Inhofe is aided in this unholy undertaking by fringe science studies funded by gas, coal and oil companies. These energy companies have even gone so far as to employ the services of a conservative think tank (the Heritage Foundation) to churn out talking points crafted to undermine confidence in the evidence supporting manmade climate change.
And why exactly are America’s energy producers engaged in such a massive propaganda campaign? Because, as they see it, to concede global warming’s legitimacy would only open the door to climate control legislation that could negatively impact their bottom line. In other words, they care more about their profits than they do human lives.
The Bible ominously warns of freakish weather events occurring during the seven-year tribulation. Furthermore, climate scientists say that global climate change (which has already begun and is speeding up with each passing year) will bring widespread famine and disease —also prophesied in the Bible. Seriously, how much more convincing do we evangelicals need?
Despite this plethora of empirical evidence supporting Christian claims that the world is nearing a tipping point of biblical proportions, many of us oddly, irrationally reject it, choosing instead to bury our heads in the sand and believe the phony science and Madison Avenue disinformatzia fabricated by fossil fuel polluters and their useful idiots in Congress.
Most tragic of all, we Christians have before us a timely moral lesson that is being totally disregarded. Jesus warned us that the love of money is “the root of all evil.” Here we have a phenomenon that illustrates this point better than anything one could possibly imagine, yet we blissfully ignore it. To describe this as a missed opportunity would be an epic understatement.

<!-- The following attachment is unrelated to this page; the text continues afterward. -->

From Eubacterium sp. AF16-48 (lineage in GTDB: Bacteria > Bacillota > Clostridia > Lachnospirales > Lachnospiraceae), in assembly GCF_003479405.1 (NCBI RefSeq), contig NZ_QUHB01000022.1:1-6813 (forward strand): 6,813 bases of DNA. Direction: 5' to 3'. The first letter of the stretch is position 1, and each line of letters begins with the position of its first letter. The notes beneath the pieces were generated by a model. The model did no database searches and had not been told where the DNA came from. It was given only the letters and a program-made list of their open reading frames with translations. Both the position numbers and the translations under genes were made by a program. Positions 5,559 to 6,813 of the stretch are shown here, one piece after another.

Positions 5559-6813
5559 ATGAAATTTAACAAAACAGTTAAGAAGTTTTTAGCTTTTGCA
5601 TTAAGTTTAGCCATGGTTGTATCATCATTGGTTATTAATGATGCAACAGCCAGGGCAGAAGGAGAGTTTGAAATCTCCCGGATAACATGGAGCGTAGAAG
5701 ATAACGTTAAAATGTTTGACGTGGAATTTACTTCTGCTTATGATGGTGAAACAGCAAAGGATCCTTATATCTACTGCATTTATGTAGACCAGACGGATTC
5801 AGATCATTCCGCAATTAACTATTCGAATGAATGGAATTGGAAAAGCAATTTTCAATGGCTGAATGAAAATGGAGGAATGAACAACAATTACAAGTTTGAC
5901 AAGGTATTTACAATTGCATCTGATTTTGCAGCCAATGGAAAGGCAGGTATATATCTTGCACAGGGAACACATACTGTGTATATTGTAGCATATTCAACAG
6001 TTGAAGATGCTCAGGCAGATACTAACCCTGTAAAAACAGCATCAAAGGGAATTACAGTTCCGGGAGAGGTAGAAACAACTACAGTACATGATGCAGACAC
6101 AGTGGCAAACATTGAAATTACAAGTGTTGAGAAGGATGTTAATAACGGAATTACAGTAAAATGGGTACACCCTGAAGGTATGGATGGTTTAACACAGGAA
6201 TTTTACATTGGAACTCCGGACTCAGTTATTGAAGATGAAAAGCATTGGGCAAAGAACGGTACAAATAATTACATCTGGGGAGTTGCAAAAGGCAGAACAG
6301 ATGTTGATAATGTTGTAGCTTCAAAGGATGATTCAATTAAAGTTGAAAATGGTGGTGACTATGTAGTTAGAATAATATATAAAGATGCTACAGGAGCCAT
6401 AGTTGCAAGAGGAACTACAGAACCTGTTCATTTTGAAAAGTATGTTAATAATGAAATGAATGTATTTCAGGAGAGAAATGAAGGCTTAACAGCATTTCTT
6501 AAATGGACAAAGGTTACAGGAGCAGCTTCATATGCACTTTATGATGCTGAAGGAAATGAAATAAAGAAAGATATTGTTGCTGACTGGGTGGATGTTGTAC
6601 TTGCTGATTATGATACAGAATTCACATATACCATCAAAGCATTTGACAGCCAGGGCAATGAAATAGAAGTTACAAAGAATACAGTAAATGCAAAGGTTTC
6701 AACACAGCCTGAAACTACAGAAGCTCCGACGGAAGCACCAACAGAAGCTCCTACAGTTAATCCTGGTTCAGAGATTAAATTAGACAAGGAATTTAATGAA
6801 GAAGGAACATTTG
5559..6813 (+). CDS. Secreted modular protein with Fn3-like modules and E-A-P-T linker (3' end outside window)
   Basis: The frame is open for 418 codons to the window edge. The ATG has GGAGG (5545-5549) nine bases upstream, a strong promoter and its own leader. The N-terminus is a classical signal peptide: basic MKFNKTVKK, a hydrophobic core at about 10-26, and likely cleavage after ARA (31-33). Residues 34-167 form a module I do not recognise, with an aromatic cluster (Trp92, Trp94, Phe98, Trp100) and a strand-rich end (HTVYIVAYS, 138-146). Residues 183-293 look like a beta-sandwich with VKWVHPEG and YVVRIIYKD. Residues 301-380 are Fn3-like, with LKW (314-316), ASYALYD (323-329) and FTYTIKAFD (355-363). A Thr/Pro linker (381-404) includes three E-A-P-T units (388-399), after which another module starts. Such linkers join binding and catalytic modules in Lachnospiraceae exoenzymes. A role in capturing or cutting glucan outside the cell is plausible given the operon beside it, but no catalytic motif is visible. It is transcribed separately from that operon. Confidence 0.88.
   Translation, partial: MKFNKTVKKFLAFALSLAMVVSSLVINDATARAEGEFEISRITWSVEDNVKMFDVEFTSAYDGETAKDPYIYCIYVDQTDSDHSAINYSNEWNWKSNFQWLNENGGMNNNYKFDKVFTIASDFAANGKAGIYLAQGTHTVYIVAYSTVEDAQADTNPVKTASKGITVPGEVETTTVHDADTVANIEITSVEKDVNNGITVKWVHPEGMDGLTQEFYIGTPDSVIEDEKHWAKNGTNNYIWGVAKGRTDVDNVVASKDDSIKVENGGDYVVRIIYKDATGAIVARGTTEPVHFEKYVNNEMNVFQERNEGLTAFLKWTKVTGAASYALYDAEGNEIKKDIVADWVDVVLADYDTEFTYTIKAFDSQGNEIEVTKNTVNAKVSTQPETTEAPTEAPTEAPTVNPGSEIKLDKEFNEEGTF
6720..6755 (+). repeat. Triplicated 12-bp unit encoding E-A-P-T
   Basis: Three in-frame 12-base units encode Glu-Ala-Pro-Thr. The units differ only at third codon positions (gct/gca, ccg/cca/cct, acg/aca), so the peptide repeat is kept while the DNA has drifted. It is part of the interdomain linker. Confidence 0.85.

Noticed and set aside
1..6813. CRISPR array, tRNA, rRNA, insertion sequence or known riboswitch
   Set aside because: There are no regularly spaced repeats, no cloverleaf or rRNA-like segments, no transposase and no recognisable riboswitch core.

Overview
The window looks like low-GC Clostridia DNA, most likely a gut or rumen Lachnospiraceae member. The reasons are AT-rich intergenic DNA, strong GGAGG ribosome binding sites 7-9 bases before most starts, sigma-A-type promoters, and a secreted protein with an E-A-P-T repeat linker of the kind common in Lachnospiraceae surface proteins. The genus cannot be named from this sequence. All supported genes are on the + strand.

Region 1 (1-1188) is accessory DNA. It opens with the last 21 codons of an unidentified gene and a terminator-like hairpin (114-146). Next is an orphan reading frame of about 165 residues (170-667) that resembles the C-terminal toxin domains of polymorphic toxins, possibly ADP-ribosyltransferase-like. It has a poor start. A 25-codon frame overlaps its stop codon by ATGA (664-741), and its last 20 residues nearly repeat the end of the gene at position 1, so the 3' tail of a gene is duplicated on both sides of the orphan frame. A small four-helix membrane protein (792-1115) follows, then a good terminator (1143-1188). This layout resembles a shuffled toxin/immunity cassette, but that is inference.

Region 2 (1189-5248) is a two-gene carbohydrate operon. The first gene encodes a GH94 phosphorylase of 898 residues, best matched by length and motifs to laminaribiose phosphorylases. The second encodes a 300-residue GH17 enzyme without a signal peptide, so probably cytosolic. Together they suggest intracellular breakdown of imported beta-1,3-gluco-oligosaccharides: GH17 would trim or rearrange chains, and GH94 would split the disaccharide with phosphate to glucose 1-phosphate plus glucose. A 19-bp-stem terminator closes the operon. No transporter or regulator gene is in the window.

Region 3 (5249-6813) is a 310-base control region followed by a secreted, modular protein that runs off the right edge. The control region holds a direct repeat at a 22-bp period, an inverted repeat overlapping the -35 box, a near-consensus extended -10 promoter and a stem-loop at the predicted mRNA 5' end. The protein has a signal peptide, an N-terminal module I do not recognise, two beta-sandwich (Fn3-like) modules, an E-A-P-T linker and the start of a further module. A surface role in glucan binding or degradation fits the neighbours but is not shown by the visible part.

This willingness to filter out facts that don’t fit neatly into our worldview, even when those facts support our claimed core belief system, is a tragic, supremely ironic example of how (in evangelical Christianity) politics often trump religion. To that end we routinely distort and pervert the gospel of Jesus Christ to suit our own ends, transforming him from a socialistic prince of peace into an apocalyptic military messiah bent on smiting liberals, gays and anyone who voted for Barrack Obama in the last two elections.
There is an element of truth in this evangelical re-branding of Jesus, but only slightly. In C.S. Lewis’ Chronicles of Narnia Aslan the Lion (a Christ figure) is killed, only to be miraculously resurrected. When Lucy asks him, “Why didn’t you jump in and save us, like last time?” Aslan replies, “Things never happen the same way twice, dear one.”
So it is with Jesus, who came first to save us, and will return to judge us. Same Jesus. Different mission.
When Jesus reappears on the Mount of Olives in Jerusalem to judge the nations of the world (as the Bible predicts), how do we American evangelicals think we will fare? Will he pat us all on the back for opposing gay marriage and gun control legislation? Will he congratulate us for advocating prayer in schools and creationism in the classroom? And how, dare we ask, will he judge our stewardship of this lush, green planet God gifted us?
I fully expect many of the terrors to rain down upon mankind during the Tribulation will be those of our own making; the result of our short-sightedness and greed. So responsible will we be for our own sufferings that Jesus will be able to look us straight in the eyes and say “Look at the mess you’ve made. If I hadn’t come back when I did you would have totally destroyed yourselves.”
Our failure will be just one more example to all mankind of how pitifully incapable humans are (in our sin nature) of responsibly caring for ourselves and our world. As for those dreadful descriptions of an angry God hurtling thunderbolts and plagues at us, why should He do that when we are perfectly willing to do the job for Him?